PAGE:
Doing Science: The Process of Scientific Inquiry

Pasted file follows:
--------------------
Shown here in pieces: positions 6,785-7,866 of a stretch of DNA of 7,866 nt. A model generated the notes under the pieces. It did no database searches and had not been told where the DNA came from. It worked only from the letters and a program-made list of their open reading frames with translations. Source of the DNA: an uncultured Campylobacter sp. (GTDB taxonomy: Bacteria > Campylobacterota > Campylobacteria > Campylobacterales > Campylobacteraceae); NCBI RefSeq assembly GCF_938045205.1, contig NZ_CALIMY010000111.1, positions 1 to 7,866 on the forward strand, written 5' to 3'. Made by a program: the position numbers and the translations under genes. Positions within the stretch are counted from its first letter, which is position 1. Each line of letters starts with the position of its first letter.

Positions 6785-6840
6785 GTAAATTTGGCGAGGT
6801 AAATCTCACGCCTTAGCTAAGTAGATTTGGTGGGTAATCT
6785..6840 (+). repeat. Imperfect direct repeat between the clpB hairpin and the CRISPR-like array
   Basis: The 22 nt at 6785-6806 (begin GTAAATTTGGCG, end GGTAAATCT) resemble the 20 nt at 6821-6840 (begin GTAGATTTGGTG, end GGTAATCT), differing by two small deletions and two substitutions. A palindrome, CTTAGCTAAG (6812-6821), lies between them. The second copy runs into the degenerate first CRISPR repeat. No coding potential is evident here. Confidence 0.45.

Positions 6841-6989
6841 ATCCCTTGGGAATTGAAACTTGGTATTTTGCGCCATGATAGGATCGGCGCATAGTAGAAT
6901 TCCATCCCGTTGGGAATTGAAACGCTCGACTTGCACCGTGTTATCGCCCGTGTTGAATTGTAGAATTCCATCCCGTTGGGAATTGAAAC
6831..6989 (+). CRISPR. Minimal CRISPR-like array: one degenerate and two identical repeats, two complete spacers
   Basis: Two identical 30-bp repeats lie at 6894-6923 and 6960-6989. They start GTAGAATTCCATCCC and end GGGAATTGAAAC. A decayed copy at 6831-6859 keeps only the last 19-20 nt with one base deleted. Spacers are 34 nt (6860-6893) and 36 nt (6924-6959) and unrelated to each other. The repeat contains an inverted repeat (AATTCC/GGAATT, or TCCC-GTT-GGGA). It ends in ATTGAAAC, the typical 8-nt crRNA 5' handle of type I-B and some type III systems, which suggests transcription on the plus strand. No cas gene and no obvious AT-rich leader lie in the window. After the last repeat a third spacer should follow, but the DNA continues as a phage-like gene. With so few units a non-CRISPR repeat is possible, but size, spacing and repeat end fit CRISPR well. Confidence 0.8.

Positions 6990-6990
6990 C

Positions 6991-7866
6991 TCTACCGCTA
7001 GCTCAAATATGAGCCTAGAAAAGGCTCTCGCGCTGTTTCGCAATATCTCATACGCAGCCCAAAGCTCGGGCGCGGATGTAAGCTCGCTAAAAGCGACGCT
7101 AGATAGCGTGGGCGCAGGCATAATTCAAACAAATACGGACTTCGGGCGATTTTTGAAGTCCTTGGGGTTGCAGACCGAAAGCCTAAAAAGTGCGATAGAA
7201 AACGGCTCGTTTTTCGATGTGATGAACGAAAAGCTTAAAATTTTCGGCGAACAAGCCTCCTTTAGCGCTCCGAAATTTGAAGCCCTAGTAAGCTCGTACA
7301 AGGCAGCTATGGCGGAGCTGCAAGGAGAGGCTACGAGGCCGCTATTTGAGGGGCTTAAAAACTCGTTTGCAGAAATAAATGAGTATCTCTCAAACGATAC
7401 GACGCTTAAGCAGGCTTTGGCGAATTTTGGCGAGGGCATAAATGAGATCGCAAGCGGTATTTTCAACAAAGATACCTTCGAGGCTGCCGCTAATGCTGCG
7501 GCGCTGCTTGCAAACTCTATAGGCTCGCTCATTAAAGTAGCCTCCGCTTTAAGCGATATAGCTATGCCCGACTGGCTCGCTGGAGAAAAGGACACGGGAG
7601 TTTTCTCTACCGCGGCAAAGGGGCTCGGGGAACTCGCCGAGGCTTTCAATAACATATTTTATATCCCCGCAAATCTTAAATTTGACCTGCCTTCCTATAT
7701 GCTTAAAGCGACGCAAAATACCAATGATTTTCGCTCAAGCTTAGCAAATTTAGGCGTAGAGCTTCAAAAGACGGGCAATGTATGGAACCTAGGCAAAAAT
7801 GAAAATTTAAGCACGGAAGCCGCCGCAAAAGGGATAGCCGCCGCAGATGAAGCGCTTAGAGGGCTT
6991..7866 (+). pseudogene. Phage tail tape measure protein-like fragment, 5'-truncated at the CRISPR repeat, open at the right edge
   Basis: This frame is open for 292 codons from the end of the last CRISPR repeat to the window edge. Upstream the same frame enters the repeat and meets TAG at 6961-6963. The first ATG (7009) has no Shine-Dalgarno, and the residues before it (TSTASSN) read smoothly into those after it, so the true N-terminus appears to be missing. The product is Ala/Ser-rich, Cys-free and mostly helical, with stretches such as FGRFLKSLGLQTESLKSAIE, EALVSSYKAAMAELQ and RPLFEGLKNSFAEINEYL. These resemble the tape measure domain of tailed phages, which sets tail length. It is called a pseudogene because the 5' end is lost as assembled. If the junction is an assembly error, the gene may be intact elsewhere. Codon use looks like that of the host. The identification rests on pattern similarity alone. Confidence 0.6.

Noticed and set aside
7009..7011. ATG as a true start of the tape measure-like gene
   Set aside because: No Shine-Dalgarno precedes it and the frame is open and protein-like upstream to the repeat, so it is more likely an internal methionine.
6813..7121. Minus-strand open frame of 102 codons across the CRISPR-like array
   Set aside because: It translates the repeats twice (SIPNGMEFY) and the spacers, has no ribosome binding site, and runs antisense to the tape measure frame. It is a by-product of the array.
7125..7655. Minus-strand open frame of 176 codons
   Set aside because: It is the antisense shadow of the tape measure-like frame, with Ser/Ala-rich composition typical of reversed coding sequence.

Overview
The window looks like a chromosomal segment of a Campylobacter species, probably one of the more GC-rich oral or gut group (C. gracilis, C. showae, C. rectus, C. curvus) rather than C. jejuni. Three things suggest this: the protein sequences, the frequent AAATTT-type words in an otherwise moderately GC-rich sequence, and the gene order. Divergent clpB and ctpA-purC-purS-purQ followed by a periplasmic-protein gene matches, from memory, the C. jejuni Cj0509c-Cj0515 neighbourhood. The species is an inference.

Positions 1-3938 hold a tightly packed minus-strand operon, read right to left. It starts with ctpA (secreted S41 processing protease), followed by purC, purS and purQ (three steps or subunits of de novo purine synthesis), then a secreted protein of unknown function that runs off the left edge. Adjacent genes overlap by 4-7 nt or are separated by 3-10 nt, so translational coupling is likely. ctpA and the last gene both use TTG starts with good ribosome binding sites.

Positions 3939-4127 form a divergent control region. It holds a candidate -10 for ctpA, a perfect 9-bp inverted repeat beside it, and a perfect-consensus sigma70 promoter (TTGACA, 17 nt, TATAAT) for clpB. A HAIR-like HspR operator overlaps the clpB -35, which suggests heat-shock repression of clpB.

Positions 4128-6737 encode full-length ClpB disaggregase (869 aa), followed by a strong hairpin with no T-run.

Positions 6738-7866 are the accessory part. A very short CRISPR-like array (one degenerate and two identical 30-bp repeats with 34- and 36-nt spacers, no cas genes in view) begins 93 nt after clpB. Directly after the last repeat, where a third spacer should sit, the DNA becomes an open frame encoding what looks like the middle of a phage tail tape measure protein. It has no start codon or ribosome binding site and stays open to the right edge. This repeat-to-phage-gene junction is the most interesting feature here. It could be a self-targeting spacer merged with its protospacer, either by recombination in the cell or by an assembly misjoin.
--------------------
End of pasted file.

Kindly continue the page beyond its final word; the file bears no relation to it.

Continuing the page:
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1 Doing Science: The Process of Scientific Inquiry under a contract from the National Institutes of Health National Institute of General Medical Sciences Center for Curriculum Development 5415 Mark Dabling Boulevard Colorado Springs, CO 80918